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The Irish Origins of Halloween

7 min read

By Dawn Rainbolt, Marketing Executive
More by Dawn

Did you know that Halloween has its origins in a pagan festival from Ireland?

It’s that time of year: the air is cool and crisp, the trees are bursting in colour, the leaves are crunching underfoot, the air is filed with chimney smoke, and pumpkin flavour is back on the menu. And Halloween is just around the corner!

But where are origins of Halloween from? Today wildly popular in America with costumed children as well as made famous by Mexico’s Day of the Dead, the festival of Halloween actually originated in Ireland as a pagan festival called Samhain (pronounced saw-when), with traditions stretching back thousands of years. 

The Festival of Samhain & the Origins of Halloween

the origins of Halloween

Ever-popular world-wide, where does Halloween actually originate? Ireland! Even the tradition of pumpkin carving comes from Ireland…

Though the festival has changed a lot, the origins of Halloween are quite old – though how old, it is difficult to say. Halloween, or All Hallow’s Eve, comes from an ancient Celtic festival called Samhain, which predates Christianity by a long shot, so the origins of Halloween or Samahin are at least a few thousands years old. 

Traditionally celebrated from 31 October to 1 November, the festival of Samhain is meant to celebrate the end of the annual harvest season and the coming of winter. Samhain marks the time of year when livestock were brought in from their summer grazing grounds. Celebrated with great feasts, the ancient Celtic people also traditionally lit enormous bonfires to keep away the spirits of the dead thought to ‘awaken’ during Samhain.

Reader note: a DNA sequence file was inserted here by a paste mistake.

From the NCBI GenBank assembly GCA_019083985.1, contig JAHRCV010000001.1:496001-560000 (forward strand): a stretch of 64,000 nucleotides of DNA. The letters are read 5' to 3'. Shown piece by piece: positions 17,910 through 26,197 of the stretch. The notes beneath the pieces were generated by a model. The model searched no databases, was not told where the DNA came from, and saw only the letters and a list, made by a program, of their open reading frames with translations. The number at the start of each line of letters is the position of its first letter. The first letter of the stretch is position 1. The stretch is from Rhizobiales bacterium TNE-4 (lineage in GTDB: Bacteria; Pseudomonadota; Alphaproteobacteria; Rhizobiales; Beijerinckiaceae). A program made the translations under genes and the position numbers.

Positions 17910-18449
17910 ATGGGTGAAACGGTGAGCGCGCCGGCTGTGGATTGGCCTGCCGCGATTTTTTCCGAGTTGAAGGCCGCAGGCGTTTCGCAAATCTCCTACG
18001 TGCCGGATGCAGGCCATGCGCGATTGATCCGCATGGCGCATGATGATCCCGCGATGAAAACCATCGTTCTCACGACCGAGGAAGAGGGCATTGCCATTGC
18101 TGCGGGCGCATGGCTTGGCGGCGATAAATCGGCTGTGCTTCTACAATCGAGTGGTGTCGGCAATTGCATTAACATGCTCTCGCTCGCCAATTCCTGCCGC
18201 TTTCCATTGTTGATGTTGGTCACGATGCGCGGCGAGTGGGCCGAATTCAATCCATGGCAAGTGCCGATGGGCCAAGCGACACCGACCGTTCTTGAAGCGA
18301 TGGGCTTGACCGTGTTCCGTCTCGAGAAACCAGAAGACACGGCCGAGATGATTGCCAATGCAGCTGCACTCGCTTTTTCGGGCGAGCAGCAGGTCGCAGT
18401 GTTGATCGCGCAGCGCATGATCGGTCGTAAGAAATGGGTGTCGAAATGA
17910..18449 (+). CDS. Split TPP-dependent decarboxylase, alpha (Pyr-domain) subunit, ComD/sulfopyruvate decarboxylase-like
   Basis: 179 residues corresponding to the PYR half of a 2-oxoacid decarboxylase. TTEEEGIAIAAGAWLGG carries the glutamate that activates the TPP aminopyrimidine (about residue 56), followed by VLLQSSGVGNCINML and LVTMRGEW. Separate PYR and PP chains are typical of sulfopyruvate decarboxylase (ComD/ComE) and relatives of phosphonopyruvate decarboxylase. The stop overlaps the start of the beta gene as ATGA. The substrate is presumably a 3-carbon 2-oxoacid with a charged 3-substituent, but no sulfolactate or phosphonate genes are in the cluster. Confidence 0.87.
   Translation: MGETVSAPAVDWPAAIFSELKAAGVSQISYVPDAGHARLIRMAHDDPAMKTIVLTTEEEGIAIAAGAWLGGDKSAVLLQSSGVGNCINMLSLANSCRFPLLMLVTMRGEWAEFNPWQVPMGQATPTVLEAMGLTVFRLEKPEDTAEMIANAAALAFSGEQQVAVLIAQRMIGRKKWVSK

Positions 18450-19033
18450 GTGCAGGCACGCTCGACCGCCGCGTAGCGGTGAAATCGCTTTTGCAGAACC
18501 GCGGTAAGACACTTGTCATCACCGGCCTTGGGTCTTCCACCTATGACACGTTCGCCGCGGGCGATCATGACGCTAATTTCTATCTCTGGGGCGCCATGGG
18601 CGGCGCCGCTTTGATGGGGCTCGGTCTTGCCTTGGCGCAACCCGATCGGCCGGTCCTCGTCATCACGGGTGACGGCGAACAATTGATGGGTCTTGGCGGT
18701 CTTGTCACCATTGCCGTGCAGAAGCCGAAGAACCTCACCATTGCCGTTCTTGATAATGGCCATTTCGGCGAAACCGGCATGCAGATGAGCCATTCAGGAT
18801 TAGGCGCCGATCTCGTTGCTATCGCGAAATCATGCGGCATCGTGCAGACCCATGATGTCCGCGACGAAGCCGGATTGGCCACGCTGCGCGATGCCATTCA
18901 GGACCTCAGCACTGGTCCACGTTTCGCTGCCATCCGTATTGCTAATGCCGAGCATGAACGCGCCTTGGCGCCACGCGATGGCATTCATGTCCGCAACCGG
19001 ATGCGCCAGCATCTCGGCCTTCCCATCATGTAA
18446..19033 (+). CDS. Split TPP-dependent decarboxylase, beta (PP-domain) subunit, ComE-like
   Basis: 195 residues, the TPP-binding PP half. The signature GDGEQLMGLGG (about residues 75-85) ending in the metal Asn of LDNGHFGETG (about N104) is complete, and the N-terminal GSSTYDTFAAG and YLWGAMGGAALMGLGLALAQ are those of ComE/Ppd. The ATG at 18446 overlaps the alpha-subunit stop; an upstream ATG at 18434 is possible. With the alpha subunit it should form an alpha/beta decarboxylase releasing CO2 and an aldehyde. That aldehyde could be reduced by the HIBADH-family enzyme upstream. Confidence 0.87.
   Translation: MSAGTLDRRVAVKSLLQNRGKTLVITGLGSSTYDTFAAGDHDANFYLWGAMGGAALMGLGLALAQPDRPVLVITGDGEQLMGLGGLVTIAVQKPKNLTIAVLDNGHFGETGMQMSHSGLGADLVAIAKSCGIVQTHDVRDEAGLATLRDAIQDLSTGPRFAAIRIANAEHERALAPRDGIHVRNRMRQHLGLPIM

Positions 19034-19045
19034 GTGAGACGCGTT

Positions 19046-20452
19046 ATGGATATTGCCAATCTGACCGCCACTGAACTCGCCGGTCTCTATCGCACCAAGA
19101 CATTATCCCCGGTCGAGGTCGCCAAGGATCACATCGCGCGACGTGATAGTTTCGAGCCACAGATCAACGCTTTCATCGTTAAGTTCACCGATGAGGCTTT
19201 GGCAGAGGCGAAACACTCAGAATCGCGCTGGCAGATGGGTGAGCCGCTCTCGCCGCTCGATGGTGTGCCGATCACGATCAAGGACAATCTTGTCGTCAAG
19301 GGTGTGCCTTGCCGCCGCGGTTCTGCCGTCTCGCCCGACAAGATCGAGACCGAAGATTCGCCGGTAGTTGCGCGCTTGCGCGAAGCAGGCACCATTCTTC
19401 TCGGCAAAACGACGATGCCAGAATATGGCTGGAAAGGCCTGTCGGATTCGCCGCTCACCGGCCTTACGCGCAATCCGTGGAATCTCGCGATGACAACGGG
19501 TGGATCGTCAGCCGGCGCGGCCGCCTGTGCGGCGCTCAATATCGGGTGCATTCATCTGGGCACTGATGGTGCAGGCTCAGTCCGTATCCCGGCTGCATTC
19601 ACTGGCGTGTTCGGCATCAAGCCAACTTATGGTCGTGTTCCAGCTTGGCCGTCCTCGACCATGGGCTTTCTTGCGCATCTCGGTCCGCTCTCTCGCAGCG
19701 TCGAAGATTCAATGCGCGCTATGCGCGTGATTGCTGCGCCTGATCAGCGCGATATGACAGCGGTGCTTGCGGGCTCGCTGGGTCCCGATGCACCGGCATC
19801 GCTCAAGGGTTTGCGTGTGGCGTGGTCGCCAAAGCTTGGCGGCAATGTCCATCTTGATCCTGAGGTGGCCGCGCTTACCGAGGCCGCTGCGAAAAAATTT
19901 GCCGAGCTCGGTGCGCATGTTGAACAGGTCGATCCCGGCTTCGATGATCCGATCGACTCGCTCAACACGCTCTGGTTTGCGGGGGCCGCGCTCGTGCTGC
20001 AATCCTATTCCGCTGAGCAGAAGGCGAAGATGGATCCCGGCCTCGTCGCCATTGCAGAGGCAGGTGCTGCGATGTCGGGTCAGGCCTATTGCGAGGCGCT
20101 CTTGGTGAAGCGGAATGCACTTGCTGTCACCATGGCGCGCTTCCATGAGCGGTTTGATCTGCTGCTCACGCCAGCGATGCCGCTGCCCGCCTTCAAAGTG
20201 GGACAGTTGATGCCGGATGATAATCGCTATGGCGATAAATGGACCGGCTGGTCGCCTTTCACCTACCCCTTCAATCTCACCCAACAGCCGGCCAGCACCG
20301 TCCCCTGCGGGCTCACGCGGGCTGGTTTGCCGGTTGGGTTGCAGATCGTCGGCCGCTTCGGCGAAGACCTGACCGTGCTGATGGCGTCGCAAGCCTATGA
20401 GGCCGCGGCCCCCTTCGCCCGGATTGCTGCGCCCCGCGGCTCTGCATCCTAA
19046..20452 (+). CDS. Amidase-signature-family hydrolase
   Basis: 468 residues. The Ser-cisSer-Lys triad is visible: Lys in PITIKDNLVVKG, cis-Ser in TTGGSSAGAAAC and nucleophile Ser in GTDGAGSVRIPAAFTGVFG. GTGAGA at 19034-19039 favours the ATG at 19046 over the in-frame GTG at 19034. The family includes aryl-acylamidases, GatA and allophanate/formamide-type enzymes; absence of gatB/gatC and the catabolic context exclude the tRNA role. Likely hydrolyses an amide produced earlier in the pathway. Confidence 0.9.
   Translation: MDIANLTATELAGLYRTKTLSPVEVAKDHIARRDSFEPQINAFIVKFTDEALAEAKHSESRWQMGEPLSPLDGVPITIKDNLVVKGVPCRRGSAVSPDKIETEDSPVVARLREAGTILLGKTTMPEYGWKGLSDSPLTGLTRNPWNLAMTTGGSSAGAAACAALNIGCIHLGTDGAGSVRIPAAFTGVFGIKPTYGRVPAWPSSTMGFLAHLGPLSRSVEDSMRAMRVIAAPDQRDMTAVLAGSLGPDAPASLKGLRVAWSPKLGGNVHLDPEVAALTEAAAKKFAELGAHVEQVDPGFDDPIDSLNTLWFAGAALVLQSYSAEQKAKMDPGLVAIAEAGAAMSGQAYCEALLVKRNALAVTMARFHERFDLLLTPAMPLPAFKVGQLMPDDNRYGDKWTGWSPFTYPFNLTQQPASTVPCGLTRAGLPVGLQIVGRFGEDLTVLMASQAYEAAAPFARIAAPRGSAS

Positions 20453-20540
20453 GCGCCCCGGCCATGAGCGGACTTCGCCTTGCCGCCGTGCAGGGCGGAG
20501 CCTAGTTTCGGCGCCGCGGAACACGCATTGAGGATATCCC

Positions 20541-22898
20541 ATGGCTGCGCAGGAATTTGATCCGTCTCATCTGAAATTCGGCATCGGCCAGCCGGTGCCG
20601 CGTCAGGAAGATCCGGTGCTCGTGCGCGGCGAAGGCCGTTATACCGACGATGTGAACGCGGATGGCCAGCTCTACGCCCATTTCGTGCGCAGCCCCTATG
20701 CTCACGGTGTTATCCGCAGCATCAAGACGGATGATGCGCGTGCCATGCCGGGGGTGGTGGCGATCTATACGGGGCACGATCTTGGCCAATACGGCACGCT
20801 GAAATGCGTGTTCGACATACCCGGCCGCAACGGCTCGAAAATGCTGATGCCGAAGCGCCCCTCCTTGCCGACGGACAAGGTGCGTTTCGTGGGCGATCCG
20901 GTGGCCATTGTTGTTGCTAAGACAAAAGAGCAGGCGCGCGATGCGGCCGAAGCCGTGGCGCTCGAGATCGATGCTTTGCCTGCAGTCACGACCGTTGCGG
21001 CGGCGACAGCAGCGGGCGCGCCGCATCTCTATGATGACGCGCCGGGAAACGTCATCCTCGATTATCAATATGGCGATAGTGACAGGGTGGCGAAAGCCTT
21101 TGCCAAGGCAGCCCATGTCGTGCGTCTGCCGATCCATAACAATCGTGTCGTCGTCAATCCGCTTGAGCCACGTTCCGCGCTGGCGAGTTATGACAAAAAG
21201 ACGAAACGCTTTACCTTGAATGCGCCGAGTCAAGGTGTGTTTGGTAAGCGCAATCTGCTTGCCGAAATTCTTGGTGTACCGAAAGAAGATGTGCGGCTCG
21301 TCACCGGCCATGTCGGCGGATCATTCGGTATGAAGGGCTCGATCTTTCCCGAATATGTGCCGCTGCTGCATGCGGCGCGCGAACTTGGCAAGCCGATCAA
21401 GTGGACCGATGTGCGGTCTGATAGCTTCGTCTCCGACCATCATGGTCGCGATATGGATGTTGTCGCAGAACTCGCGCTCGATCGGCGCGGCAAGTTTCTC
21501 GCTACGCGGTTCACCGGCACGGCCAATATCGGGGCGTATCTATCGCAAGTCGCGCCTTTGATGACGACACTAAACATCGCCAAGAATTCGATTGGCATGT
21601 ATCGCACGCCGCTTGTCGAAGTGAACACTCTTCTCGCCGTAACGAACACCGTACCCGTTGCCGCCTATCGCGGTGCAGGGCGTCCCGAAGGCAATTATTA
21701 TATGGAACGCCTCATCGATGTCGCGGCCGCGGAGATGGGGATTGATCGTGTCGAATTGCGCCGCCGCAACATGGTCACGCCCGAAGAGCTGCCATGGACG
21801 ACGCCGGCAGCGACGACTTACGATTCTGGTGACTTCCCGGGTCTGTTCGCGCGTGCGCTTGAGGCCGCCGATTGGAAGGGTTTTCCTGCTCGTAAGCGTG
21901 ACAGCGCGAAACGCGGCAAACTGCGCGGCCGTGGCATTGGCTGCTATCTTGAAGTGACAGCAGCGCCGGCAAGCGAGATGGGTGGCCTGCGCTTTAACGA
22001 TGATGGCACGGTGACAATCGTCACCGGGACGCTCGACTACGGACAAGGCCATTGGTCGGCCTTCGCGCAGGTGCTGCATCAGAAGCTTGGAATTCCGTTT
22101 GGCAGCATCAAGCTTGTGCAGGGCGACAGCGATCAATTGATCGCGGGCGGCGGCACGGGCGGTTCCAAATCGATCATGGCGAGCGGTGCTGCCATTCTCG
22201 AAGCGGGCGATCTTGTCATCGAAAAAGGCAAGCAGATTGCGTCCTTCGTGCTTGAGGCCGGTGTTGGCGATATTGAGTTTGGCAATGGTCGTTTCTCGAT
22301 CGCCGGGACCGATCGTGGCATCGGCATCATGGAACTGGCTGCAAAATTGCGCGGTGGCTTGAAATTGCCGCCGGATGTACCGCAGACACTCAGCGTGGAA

According to Celtic culture, the transitions between seasons are associated with spirits and fairies – when the boundaries between the worlds was at its weakest. The most significant time of the year for spirits was Samhain, when the boundary between our world and the world of the dead dissolved. This one night of the year, it is said that spirits and fairies could easily cross into our world.

To keep the spirits at bay, the people left out offerings, mostly food and drink (not unlike the ‘offerings’ given out during Halloween festivities), as well as a seat at the feast table, to appease these stowaway ancestors and fairies.

Inside the dark and eerie Owneygat Cave – sometimes called the Gateway to Hell (or the ‘other world’) when the doorway to the fairy world is open. Dare to come here at Halloween?!

The idea wasn’t to dress up as something (i.e. a pirate or vampire or Viking etc) but rather the practice of disguising oneself is a sort of countermeasure to hide from the spirits and fairies. Today largely practiced by children, disguises used to be worn by all. Common disguises were simple – covering oneself in soot, a boy wearing his sister’s clothes (or vice versa), turning clothing inside out, wearing a handmade mask made of sack or sheet, etc. 

Though pumpkins are from North America, the practice of carving vegetables comes from Ireland. In the past during Samhain, long before pumpkins made their way to Europe, the Irish would have carved turnips (far more creepy than pumpkins!) in order to ward off the spirits.